WASHINGTON (WJZ) — A federal complaint unsealed this week shows a Baltimore County man on video in the Senate elevator and chambers during the U.S. Capitol riot on January 6.
The complaint alleges Elias Costianes documented his movements through the Capitol on Snapchat, recording himself as he went through the building.
A man's voice was heard in a video saying "Mitch McConnell's a traitor" as he moved up the stairs.
It shows from what federal agents believe to be his point of view of him entering the Senate elevator.
The complaint goes on to say they believe, based on the videos, that Costianes was heard saying "Oh my God," as he entered the second level of the U.S. Senate overlooking the Senate floor.
As he descends down to the floor, another voice is heard saying, "Take everything."
In response, the voice officials believe to be Costianes says, "You can't take their stuff," and then shortly after turns the camera toward his own face with the Snapchat geotag "J.W. MARRIOTT GRAND BALLROOM."
They also reviewed video feeds by U.S. Senate cameras that identified Costianes standing close to a man wearing a helmet as they overlooked the floor at around 2:49 p.m.
Another video, shot from outside the Capitol building, shows him appearing to climb up the scaffolding.
He then turns the camera toward the crowd after he got up to the building and himself going up the stairs with the crowd.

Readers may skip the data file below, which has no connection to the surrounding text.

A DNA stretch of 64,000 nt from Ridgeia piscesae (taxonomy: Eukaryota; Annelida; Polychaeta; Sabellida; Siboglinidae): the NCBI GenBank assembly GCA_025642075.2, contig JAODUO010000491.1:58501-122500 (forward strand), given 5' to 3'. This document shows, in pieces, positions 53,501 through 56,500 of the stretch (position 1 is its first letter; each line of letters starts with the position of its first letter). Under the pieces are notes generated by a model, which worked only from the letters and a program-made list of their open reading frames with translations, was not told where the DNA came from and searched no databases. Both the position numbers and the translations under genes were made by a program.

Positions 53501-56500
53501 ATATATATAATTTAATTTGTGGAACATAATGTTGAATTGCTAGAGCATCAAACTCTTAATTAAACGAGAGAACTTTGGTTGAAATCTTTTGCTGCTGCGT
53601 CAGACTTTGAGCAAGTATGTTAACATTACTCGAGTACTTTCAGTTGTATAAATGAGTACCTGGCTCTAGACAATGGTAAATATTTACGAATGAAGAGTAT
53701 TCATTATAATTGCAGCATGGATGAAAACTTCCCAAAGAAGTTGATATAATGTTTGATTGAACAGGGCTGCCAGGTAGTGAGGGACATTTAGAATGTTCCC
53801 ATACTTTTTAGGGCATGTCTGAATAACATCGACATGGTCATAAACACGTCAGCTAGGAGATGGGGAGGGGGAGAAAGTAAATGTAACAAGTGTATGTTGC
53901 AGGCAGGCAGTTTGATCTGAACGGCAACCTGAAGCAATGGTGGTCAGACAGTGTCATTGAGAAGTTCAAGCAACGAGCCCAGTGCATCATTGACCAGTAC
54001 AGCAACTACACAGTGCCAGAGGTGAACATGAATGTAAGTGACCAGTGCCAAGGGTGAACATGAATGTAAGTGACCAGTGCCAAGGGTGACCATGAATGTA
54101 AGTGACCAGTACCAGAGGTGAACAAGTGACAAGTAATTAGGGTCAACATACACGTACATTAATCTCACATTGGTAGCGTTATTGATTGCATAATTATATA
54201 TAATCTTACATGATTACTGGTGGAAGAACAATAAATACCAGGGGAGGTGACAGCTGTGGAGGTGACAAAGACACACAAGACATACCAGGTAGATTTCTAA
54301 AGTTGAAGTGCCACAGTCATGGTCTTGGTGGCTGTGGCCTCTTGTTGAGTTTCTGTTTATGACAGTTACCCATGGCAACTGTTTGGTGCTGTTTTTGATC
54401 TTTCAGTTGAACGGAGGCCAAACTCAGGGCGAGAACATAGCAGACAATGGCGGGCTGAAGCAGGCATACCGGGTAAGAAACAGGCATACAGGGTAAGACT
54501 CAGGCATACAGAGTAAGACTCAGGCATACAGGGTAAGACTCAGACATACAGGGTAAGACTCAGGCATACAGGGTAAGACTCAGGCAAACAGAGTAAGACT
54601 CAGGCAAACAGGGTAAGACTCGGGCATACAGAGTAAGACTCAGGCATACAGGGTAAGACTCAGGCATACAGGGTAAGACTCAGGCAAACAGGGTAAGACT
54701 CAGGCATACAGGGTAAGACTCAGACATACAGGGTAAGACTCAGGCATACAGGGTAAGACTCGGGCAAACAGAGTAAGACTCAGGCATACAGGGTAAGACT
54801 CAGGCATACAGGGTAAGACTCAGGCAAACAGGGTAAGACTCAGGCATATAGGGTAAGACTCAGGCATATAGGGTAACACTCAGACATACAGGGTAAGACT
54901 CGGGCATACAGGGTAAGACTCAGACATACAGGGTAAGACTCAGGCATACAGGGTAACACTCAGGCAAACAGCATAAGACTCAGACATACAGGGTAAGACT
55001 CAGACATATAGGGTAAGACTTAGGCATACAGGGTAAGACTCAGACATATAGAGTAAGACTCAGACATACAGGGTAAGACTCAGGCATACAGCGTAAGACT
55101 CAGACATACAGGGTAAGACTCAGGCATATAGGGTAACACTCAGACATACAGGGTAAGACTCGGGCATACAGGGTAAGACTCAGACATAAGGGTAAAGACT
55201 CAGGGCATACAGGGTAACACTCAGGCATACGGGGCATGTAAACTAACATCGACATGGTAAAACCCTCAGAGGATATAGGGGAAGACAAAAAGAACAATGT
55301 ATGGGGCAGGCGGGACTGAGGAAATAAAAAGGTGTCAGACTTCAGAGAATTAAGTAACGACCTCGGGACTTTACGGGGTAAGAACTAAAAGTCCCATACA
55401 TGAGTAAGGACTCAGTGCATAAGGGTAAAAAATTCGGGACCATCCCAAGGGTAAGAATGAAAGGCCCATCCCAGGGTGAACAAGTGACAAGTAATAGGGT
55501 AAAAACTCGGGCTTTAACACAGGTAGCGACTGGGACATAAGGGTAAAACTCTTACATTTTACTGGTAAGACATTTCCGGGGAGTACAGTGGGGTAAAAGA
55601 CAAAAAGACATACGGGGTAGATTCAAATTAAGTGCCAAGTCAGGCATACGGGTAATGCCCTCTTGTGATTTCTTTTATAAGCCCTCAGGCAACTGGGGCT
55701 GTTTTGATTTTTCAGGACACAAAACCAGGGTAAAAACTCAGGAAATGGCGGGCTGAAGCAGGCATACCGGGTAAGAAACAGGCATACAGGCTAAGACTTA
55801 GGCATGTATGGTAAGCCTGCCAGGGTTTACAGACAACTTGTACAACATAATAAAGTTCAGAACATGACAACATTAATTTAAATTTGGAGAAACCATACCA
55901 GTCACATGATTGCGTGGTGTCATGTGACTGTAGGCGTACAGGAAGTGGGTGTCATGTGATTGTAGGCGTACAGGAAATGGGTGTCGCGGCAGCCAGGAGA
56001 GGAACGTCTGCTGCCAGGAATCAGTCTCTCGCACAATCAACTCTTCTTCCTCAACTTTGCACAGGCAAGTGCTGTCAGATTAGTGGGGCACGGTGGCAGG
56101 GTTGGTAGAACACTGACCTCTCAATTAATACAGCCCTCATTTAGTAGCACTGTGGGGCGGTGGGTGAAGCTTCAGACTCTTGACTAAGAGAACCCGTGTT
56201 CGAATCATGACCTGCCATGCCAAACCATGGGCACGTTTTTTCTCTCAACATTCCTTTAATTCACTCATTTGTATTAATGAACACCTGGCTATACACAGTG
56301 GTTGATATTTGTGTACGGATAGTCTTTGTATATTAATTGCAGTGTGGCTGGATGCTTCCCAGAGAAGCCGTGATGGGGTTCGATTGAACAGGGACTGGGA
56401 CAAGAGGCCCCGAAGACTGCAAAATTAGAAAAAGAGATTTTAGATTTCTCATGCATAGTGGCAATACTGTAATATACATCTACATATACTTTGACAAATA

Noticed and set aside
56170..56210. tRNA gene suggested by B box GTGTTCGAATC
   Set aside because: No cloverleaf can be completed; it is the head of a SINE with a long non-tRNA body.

The video continues with him walking into the Capitol with the crowd, going up the stairs further inside and stopping in front of Speaker of the House Nancy Pelosi's office.
He's heard saying, "Speaker of the House" as those around him chant "Nancy" eight minutes into the video.
Then, the complaint alleges he's heard saying "Open the f****ing doors," and then about a minute later, "Let's go."
The camera is turned toward the same doorway being guarded by a law enforcement officer that was overrun.
He is being charged with obstruction of justice, unlawful entry on restricted buildings or grounds and violent entry, disorderly conduct and other offenses on Capitol grounds.
You can read the full complaint here.
On February 12, the FBI raided Costianes Nottingham home and took him into custody.
Neighbors said it was a frightening wake-up call in the early morning hours.
"It was a little scary," one neighbor told WJZ. "There were two booms, they surrounded the house, this is the FBI, we have a search warrant."
Local homeland security expert, Michael Greenberger, said by making these consequences clear, it's going to be a big deterrent to further violent demonstrations of this kind.
"For years and years and years, our terrorism worries were of foreign intervention," Greenberger said. "Now, the big worry is what people, our own citizens, may want to do to harm the public."
"I do think the after-effects of January 6, the FBI investigation, the criminal indictments are going to have a mitigating effect," Greenberger added.
Costianes is now one of at least nine Marylanders facing federal charges related to the riot.
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